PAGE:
Painful IMF reforms could trigger backlash.
President Viktor Yanukovych struck a sweet-but-sour victory late on July 28 when the International Monetary Fund approved a $15.5 billion loan agreement with Ukraine to plug a large budget hole.
The money, starting with an initial $1.9 billion tranche to be received in coming days, comes only after Kyiv accepted unpopular austerity measures, starting with a 50 percent increase on household natural gas utility prices.
“The main task of obtaining the IMF loan isn’t about just getting money, it’s about boosting investor confidence, to support foreign exchange stability to finance the state budget deficit,” said Yaroslav Zhalilo, president of the Center for Anti-Crisis Studies.
The IMF has made it clear that to keep the money flowing in, painful measures will be required. And it is precisely the reform efforts sought by the IMF, such as an increase in the pension age, which could trigger a backlash from voters, starting with the Oct. 31 election to municipal and provincial legislatures.
Yanukovych appears poised to follow through with some of these measures. But analysts also see Yanukovych making moves to shelter himself from voter dissent with the aim of preserving his monopolistic grip over political power in Ukraine.
The evidence, analysts say, can be seen in a two-pronged strategy to undercut political opponents while boosting presidential powers.
This week, the president signed legislation that pro-democracy activists say limits the opposition’s chances in the upcoming election. Also this month, Yanukovych’s political allies in parliament appealed to the constitutional court in an attempt to return to a presidential-parliamentary system of rule. The court was asked to cancel constitutional changes adopted during the Orange Revolution, which cut presidential authority.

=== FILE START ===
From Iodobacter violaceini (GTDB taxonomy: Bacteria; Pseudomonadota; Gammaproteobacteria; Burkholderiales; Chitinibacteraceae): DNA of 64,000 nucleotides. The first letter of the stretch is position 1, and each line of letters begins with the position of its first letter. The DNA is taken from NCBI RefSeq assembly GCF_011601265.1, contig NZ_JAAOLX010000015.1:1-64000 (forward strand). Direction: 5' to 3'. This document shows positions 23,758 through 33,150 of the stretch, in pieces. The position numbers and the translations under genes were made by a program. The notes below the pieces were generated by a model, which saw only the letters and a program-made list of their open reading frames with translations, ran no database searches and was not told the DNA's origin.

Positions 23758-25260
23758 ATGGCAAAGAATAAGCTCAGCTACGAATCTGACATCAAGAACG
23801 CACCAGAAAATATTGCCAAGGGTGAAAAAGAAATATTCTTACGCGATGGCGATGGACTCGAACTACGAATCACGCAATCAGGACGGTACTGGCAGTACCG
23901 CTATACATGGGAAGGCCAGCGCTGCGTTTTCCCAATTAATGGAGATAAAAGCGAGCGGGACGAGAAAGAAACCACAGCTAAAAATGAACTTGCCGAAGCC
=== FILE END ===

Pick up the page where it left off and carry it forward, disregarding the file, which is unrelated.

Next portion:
“Yanukovych is, without a doubt, moving to further consolidate his grip on power, and argues that he needs to, in order to embark on large-scale reforms,” said Serhiy Taran, director of the Kyiv-based International Democracy Institute.
The trade-off, stronger rule in return for reforms, being offered by Yanukovych, according to Taran, could work, and has been tested in other countries.
“Just look back to Pinochet’s Chile, de Gualle’s France or the Asian tiger economies of the 1970s – they all had, to a large degree, strong presidential administrations that pushed through large-scale reforms in their countries.”
However, many are alarmed about the potential risk of Ukraine slipping into authoritarianism under such circumstances, particularly if no clearly-defined checks and balances are introduced, such as an easy impeachment procedure.
On the reform side, Yanukovych’s governing coalition has taken some important steps, albeit under pressure from the IMF.
His government recently sequestered the state budget and moved to wipe out economically-unsustainable utility subsidies. The hiked-up gas tariffs are to take effect on Aug. 1.
According to the IMF, if Ukraine wants to receive additional tranches of the loan, it will need to gradually cut its annual deficit, currently at about 5.5 percent of gross domestic product, down to 2.5 percent in 2012. Overall public debt is to be reduced to below 35 percent of GDP by 2015.
PR help needed
So far, however, the government overhaul has lacked public consensus-building measures that could have allayed public outcry over drastic utility price hikes.